- The ‘trigger points’ of 85% and 90% can be changed
- An MVR is dependant on individual values for each policy. Whether an MVR applies and the size of the MVR therefore changes on a daily basis for any policy
When the MVR is applying in full, your surrender value will be the value of your shadow fund units, therefore there will be no smoothing on your value at that time and the value may be volatile.
If an MVR applies to your policy when you wish to surrender or switch, it is worth considering what guarantees your policy has because they may be valuable. For example your policy may include dates where we guarantee not to apply an MVR. We strongly recommend you should take advice before acting.
How much is guaranteed?
Our unitised with-profits policies contain guarantees. Any guarantees that your plan has are detailed in your policy documentation.
If you have a guarantee that no MVR will apply on your policy on a certain date, the minimum amount you will receive is the value of your with-profits fund units including all regular bonuses that have been added to your policy, even if the underlying value of your shadow fund units is lower than this. You may not receive the full value of your with-profits fund units at other times.
We guarantee not to apply a market value reduction:
- If you die.
- On your selected retirement date or target pension date for pension policies and certain later dates if you change your standard retirement date.
- On switches out of the with-profits fund.
- On any cancellation of units to pay for annual product charges.
If you have a pension plan and you retire, switch or transfer out within three years of the selected retirement date, the amount of any MVR applied will be reduced so that the MVR is smoothed in over the 3 years prior to the selected retirement date. The proportion of the standard MVR that is applied reduces as you get nearer your selected retirement date.
For a capital investment bond we guaranteed not to apply an MVR on the 10th anniversary of the date on which your bond started. This meant that if you cashed in your bond on the 10th anniversary date you would have received the full value of your with-profits fund units. After this date, the MVR may apply in certain circumstances. However, if you did not cash in your bond on the 10th anniversary and the shadow fund unit value was less than the with-profits fund value on that day, we enhanced the value of your shadow fund units so that they were equal to the value of your with-profits fund units on that day.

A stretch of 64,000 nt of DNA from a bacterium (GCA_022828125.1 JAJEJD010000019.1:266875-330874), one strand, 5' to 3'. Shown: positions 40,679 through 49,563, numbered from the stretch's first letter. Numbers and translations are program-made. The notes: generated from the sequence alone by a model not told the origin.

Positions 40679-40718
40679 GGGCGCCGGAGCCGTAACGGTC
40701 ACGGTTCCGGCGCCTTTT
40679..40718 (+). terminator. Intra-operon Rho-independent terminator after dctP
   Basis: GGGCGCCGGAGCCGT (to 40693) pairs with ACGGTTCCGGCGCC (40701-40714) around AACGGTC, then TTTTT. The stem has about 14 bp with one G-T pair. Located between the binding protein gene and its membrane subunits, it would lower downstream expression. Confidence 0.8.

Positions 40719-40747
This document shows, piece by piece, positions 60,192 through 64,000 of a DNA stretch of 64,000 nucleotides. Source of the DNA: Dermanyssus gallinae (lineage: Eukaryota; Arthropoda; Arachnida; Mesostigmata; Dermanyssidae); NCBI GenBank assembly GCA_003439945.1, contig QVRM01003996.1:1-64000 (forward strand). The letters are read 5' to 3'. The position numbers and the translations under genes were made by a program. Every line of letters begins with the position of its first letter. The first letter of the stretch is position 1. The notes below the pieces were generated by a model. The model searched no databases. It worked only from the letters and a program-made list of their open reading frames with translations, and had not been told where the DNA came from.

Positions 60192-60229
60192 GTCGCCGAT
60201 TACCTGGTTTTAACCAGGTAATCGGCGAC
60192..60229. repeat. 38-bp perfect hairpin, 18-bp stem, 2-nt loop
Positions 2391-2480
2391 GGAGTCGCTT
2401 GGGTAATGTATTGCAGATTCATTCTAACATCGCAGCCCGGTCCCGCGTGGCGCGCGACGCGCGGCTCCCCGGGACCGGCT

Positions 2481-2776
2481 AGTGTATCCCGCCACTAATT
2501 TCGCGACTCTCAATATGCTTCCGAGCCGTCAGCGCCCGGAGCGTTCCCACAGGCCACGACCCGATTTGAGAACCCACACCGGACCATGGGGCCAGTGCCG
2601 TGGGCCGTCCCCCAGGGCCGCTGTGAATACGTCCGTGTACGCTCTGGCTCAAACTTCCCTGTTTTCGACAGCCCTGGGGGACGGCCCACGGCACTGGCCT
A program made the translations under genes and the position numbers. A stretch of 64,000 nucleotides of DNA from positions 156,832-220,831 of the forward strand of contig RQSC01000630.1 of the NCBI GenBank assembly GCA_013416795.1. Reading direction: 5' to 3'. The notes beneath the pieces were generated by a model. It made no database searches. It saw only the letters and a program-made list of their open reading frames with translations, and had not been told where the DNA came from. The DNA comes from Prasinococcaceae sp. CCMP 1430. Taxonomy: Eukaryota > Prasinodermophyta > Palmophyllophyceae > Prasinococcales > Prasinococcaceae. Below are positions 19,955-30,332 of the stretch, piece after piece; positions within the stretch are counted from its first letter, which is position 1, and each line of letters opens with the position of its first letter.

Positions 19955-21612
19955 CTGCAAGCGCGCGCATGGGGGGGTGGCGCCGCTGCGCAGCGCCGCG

Often the companies guarantee not to apply an MVR on the e.g. 5th anniversary of the date on which your bond started and any subsequent 5th anniversary whilst you are still paying the extra charge for the guarantee. This means that if you cash in your bond on one of these guarantee dates, you will receive at least the full value of the with-profits units. If you decide not to cash in your bond on the guarantee date, we will switch the whole cash in value of your bond including any terminal bonus that applies, to the series of with-profits units that are available at that time. Your terminal bonus will be calculated using the entry date or switch date into the series of with-profits units you hold.
What about expenses?
The charges that apply to your policy are used to calculate the shadow fund unit prices and are considered when setting bonus rates. Therefore the charges impact on the amount we pay out.
What is the risk exposure?
The performance of the with-profits fund is affected by risks that may increase or reduce the value of the with-profits fund. These risks may change over time.
Currently the major risks facing the with-profits fund as a whole are:
- Potential losses on investments
- The cost of guarantees made on some with-profits policies being greater than expected
- Losses on our non-profit business (such as claims being more than expected)
- Expenses being higher than planned.
Our Board of Directors is responsible for actively managing any risks to the with-profits fund. They approve all significant risks after considering factors including:
- Whether the risk is worth taking
- The size of our estate (see the next section)
- The size of the potential impact on our assets and our ability to pay policyholders
- Our exposure to other risks.
The estate will normally absorb any profits or losses that arise from the risks the with-profits fund runs. However as a mutual organisation, with no shareholders, any losses (or profits) may ultimately be borne by (or credited to) the with-profits policyholders.
How is the estate used?
The estate is the term we use to describe the excess of our assets over liabilities. Or in other words, what we own over what we owe. It provides us with the money (working capital) to operate our business. We carefully manage the estate so that it is big enough to:
- Provide enough money, so that we can continue to issue new business
- Cover the costs of smoothing
- Meet the costs of certain policy guarantees
- Meet any excess of expenses over charges to with-profits policies
- Provide investment freedom so we can invest in riskier assets which have potential for higher investment returns (for example equities and property)
- Cover one-off exceptional expenses.
Is there room for new business?
The financial soundness of the with-profits fund can be adversely affected if the company issues too many new policies. Our estate is large enough such that currently we do not set any limits on the amount of with-profits business that we sell in any year. We regularly monitor the levels of new business.